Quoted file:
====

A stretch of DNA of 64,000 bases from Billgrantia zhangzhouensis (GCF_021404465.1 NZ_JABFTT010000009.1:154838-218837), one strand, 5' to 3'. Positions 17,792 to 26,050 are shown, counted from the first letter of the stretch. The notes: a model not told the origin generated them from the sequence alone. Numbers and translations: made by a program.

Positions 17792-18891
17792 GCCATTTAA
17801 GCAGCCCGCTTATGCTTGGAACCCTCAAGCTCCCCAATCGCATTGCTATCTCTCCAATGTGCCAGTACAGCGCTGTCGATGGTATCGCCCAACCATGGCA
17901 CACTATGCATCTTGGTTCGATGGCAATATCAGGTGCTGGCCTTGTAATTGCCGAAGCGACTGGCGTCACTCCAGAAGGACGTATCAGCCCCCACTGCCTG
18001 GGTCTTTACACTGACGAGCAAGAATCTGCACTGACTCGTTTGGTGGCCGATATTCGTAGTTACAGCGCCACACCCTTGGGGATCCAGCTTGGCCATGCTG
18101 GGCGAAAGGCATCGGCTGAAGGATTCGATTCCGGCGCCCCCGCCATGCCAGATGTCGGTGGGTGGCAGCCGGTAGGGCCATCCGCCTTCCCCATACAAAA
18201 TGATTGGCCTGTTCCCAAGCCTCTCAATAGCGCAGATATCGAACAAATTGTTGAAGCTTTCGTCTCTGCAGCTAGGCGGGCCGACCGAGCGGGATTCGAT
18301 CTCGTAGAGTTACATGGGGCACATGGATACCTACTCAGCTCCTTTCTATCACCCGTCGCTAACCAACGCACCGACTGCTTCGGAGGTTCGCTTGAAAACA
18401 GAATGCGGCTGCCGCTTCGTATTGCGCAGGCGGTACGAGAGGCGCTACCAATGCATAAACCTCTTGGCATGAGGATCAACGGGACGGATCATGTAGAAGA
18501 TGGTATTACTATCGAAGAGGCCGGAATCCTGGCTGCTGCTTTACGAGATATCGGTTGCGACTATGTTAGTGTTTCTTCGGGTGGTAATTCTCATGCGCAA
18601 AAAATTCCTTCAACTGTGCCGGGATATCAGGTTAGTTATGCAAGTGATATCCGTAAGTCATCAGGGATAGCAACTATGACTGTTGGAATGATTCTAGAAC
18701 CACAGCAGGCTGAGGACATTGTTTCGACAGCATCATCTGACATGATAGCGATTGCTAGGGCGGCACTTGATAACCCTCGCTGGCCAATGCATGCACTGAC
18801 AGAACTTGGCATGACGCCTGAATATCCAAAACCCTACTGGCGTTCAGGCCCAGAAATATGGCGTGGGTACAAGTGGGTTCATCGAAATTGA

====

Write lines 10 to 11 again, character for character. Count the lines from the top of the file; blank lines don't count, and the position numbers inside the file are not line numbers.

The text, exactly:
18401 GAATGCGGCTGCCGCTTCGTATTGCGCAGGCGGTACGAGAGGCGCTACCAATGCATAAACCTCTTGGCATGAGGATCAACGGGACGGATCATGTAGAAGA
18501 TGGTATTACTATCGAAGAGGCCGGAATCCTGGCTGCTGCTTTACGAGATATCGGTTGCGACTATGTTAGTGTTTCTTCGGGTGGTAATTCTCATGCGCAA